July 26, 2005 | David F. Coppedge

Brain Is Faster Than the Blink of an Eye

You blink about every 4-6 seconds, says David Burr in Current Biology,1 adding to over 17,000 blinks a day.  Each time the world goes black for 100 to 150 milliseconds, as the eyelids attenuate the light a hundredfold.   Why don’t we see the world like a flickering movie?  We generally perceive an uninterrupted stream of visual information.  It turns out that there is a synchronized interlock between the blink response and the visual cortex of the brain, such that the brain temporarily suppresses vision during each blink.
    To find this out, a team of scientists in London, also publishing in Current Biology,2 repeated a 25-year-old ingenious experiment, but this time added functional MRI imaging on the brain.  They made the retina see continuous light by shining it up the palate of test subjects wearing lightproof goggles, then watched how the brain reacted during blinks, even though the light seen by the retina (through the mouth) was continuous.  Sure enough, the brain anticipated each blink by suppressing the visual cortex during the blink.  This means that we don’t see the dark; when we blink, the brain just skips the interruption.  See also the summary on EurekAlert.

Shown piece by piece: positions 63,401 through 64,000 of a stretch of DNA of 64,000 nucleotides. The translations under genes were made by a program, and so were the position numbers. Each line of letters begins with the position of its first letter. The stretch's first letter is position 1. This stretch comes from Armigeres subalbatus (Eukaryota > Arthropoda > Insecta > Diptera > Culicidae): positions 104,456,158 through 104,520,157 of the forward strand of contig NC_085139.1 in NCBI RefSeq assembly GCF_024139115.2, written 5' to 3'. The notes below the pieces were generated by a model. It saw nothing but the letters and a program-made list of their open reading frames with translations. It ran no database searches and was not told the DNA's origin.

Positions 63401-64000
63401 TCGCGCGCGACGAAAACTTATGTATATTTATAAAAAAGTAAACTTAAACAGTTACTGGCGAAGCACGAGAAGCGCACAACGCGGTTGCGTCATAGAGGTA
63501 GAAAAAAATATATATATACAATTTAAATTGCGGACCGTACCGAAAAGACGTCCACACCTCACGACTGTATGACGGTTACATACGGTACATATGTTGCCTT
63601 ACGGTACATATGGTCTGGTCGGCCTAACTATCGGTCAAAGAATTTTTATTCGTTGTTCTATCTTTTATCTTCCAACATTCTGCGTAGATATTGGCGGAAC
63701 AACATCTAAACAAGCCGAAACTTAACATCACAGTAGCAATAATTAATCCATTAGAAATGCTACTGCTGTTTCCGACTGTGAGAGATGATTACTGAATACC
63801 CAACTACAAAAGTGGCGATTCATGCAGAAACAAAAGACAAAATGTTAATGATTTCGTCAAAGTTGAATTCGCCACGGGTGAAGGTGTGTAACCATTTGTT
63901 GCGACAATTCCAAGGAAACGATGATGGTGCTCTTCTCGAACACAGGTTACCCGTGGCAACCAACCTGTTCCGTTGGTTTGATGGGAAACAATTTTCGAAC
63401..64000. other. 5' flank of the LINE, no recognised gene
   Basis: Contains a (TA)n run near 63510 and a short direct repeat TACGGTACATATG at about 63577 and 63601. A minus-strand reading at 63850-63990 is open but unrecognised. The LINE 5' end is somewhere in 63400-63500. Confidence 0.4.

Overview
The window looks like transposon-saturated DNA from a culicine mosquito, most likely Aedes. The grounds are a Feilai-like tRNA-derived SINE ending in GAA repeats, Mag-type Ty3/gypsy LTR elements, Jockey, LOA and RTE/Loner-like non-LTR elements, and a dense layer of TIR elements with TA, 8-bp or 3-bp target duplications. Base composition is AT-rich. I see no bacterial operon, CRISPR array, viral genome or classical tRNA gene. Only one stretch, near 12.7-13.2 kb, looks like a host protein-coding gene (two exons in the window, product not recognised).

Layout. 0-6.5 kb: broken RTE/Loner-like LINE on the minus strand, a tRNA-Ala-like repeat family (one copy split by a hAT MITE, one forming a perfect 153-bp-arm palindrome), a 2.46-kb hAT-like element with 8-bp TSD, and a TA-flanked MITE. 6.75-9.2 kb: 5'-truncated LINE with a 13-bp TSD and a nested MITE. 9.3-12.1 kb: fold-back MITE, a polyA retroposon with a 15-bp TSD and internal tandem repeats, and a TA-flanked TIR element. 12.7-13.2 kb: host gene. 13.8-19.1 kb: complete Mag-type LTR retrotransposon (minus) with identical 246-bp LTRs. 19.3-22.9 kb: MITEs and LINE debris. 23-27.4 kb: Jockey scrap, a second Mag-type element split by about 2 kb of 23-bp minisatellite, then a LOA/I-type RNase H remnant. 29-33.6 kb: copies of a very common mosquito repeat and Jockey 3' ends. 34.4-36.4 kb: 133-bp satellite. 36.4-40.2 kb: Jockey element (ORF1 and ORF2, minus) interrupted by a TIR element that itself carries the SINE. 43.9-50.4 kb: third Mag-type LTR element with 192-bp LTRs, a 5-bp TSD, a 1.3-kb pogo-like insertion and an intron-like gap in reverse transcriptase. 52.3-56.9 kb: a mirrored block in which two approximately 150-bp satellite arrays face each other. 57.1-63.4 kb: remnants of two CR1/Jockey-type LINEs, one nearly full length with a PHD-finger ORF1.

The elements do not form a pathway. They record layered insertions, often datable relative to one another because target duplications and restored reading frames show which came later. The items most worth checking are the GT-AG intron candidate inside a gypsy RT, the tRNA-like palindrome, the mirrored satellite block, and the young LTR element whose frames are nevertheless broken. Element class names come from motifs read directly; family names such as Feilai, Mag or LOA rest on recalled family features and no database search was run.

1David Burr, “Vision: In the Blink of an Eye,” Current Biology, Vol 15, R554-R556, 26 July 2005.
2Bristow et al., “Blinking Suppresses the Neural Response to Unchanging Retinal Stimulation,” Current Biology, Vol 15, 1296-1300, 26 July 2005.

While this feat was evolving, we wonder if it was like the early fighter planes trying to shoot machine guns through the propeller.  Until engineers figured out how to synchronize the firing between the propeller blades, how many test pilots shot themselves down?  (Uh, whoops….)  How many cheetahs in a full gallop had to learn to coordinate their attacks when the lights were on, till they got frustrated and sent their brains back to Tinker Bell’s workshop for an upgrade?

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Categories: Human Body

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